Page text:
The only parts of the book that kept me guessing were whether this was an indictment of AA and other 12 step programs or a very awkward tribute and the ending which was both convenient and unexpected. Still, a happy ending in a zombie novel is what we asked for and The Thirteenth Step delivered. If you’re looking for something short on gore and long on feelings, this might be for you.

Buy it at Amazon

Book Review Friday: Undead LA 1 by Devan Sagliani

http://www.amazon.com/Undead-L-Devan-Sagliani-ebook/dp/B00EW6S546/ref=sr_1_1_bnp_1_kin?ie=UTF8&qid=1391265543&sr=8-1&keywords=undead+la

Undead LA 1, by Devan Sagliani, uses the landscape of sunny California as the epicenter of a zombie infection deliberately unleashed upon the inhabitants of Skid Row. The infection quickly spreads throughout Los Angeles and points beyond. Rather than focusing on assigning blame or following the narrative through the eyes of government or media, Sagliani employs a diverse range of 6 narrators who find their normal existence interrupted by the zombie apocalypse.

Each narrative is a self-contained story, making it easy to read one and ponder the what-ifs before turning to the next. The narrators include a burned out airline pilot reminiscent of Denzel Washington in the movie Flight, a police detective squaring off against a serial killer, and a terminal cancer patient living out her Make a Wish dream at the Emmy’s. Though there is plenty of blood and gore in each story, there’s also a strong thread of introspection and making amends as people face the inevitability of their death, either from the zombie hordes or from the government’s attempt to exterminate everyone rather than let one zombie break free.

The most gruesome story follows Detective Gary Wendell. Bitter and defeated after being outsmarted by a serial killer, Wendell discovers the zombie apocalypse is a perfect time to mete out his own brand of justice. The most hopeful story, Dogtown Locals Union, shows two surfing brothers as they attempt to survive in peace and harmony while still catching some waves. In between are all levels of hope, despair, triumph, and tragedy. Sagliani does an excellent job of showing a few of the millions of stories that lie beneath the surface of any mass disaster.

Undead LA 1 is a fast-paced, unpredictable adventure. Open it up and enjoy the ride.

If you like this, you might also like another book by Sagliani, The Rising Dead. Read our review here

Now, enough reading blogs. Time to buy a book. Undead LA is available at Amazon.

http://www.amazon.com/Undead-L-Devan-Sagliani-ebook/dp/B00EW6S546/ref=sr_1_1?ie=UTF8&qid=1391267976&sr=8-1&keywords=undead+LA

For All the Zombie Authors Out There

Today’s post is a plea to zombie authors everywhere.

Please consider writing about the good side of the zombie apocalypse.

Signs of the zombie apocalypse

Signs of the zombie apocalypse

I know that a world covered with hordes of shuffling, brain-eating, slobbering, mindless idiots makes us think about purchasing firearms, stockpiling food and water, and, if we are lucky, shooting our way to the top of a new world order. Thinking that the police and our armed services will totally fall apart in a battle of these proportions and that only the heavily fortified and amoral will live is a tempting thought.

In a zombie apocalypse, anyone could be the next President.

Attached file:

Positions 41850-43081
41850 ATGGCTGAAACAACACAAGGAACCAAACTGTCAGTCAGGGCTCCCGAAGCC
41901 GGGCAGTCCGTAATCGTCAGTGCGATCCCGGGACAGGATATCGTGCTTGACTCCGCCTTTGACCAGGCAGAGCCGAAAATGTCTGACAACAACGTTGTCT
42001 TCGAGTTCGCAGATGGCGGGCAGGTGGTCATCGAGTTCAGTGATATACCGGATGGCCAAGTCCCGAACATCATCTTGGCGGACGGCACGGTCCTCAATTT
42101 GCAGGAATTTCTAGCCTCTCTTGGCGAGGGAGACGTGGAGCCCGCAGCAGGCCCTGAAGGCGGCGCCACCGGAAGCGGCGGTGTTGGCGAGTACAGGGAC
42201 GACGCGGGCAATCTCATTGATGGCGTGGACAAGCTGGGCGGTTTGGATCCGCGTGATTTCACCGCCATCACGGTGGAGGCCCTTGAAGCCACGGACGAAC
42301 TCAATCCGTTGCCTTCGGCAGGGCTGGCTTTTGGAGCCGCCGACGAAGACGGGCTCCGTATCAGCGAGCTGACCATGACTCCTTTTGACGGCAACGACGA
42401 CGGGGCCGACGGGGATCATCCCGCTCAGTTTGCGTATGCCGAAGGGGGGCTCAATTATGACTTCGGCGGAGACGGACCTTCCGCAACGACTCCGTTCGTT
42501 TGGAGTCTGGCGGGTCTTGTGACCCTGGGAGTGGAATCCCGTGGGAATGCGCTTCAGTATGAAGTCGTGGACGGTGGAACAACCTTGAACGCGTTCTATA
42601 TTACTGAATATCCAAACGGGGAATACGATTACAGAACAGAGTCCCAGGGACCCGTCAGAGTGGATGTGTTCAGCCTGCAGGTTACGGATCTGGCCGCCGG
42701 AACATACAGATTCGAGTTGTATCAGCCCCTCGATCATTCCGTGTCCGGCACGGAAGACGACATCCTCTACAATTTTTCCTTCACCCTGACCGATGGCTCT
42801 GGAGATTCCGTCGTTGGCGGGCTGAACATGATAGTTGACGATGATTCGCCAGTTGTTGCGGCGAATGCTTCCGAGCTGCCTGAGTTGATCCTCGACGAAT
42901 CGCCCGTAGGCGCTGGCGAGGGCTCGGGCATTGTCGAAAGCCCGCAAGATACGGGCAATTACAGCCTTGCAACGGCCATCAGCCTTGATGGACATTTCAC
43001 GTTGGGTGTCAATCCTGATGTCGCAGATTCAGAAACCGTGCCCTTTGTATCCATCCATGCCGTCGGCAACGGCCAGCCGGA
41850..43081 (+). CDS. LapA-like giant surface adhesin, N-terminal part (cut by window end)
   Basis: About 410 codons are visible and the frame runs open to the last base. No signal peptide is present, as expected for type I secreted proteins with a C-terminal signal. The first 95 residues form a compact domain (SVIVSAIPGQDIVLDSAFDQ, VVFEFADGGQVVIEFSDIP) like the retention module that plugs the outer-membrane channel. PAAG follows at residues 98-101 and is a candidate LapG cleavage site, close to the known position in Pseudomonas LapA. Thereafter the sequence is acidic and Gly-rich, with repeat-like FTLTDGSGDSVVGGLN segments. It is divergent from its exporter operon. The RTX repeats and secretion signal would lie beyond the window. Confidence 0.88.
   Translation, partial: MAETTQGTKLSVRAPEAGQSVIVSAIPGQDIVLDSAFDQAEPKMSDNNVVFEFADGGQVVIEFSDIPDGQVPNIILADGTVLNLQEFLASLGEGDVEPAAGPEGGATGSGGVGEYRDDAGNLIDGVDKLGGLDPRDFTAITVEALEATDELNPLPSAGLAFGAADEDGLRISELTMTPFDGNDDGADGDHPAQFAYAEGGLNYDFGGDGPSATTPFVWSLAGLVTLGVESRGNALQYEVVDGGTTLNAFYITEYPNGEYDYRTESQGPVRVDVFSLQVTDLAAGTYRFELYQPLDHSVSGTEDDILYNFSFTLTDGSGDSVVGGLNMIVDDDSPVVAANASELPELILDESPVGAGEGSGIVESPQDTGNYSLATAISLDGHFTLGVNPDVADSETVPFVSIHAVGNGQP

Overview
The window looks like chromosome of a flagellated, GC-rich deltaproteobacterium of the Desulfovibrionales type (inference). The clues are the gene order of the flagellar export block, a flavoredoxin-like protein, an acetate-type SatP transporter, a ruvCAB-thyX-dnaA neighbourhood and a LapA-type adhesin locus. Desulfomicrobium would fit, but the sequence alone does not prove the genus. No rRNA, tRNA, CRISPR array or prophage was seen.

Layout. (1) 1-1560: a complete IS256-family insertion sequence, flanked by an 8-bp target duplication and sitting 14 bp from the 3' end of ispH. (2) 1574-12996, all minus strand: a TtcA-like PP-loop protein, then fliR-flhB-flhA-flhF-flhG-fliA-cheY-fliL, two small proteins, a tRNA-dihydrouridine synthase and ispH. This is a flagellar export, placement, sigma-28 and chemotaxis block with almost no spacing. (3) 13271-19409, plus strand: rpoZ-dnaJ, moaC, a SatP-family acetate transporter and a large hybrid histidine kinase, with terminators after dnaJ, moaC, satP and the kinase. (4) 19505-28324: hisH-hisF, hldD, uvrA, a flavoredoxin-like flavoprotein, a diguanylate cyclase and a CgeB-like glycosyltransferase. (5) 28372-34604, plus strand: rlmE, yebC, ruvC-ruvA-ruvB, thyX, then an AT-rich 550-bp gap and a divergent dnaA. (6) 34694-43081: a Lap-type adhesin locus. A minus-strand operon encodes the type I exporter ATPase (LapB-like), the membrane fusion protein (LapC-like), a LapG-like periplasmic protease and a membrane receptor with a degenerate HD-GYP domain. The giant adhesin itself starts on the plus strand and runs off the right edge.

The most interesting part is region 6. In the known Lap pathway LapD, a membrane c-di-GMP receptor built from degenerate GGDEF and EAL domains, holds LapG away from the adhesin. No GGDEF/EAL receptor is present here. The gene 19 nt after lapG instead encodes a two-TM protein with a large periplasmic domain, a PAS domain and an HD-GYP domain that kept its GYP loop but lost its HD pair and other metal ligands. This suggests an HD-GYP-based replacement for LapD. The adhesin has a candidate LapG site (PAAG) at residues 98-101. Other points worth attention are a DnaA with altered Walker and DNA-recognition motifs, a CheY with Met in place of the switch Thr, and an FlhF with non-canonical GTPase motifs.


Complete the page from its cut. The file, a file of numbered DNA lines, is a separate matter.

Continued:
But ponder the shift that has taken place around the idea of being overrun by intelligent beings from other planets. Movies like “Independence Day” and “Men in Black” show that we aren’t totally outmatched in a battle against superior beings, so why would be outclassed by zombies? Stupid, slobbering, brain-eating zombies. It doesn’t make any sense.

There have been a few zombie novels that have attempted to show an alternate vision of the zombie virus. Brains by Robin Becker, Raising Stony Mayhall by Daryl Gregory and Warm Bodies by Isaac Marion all find the humanity in zombies. They look deep into the abyss and return with a message that mankind will be okay if we just stop trying to kill that which we don’t understand.

Perhaps we spend too much time focusing on the downside of the zombie apocalypse, and not enough time imagining all the good that might come of it. There will be bravery. There will be sacrifice. And, at the end, I believe there will a kinder, gentler society.

I’m probably in the minority on this one.

Still, I challenge zombie authors out there to show us a different side of the apocalypse. Stop relying on blood and  gore and sex and if you must show us the worst in people, show us the best too.

If this idea intrigues you, and you’re not sure it will work, I invite you to watch this short (7 minutes) film that hauntingly portrays all we are capable of.  Warning, kleenex may be necessary.

 

You Have Questions, We Have Answers

Our mailbox overflows with questions from people curious about specific aspects of the Zombie Emergency Relief Organization. Today, we will answer some of those questions.

Question Mark Graffiti
Question Mark Graffiti (Photo credit: Bilal Kamoon)

From George in Idaho: Why do you feed the children cow brains and how many brains do you go through on a yearly basis?

Dennis,  please refer to this link: http://feedthezombiechildren.org/2012/10/30/i-feed-zombies-so-you-dont-have-to/ for the full story on how we came to our decision to use cow brains. As far as how many we go through on an annual basis, each full-grown cow brain is a little shy of 1 pound. Our nutritionists have carefully calculated that zombie children need approximately 1/2 pound of brain per day to keep them active and healthy. Therefore the amount of brains depends on how many children we have on-site. With 200 zombie kids, we need approximately 36,500 pounds annually or 16 1/2 metric tons.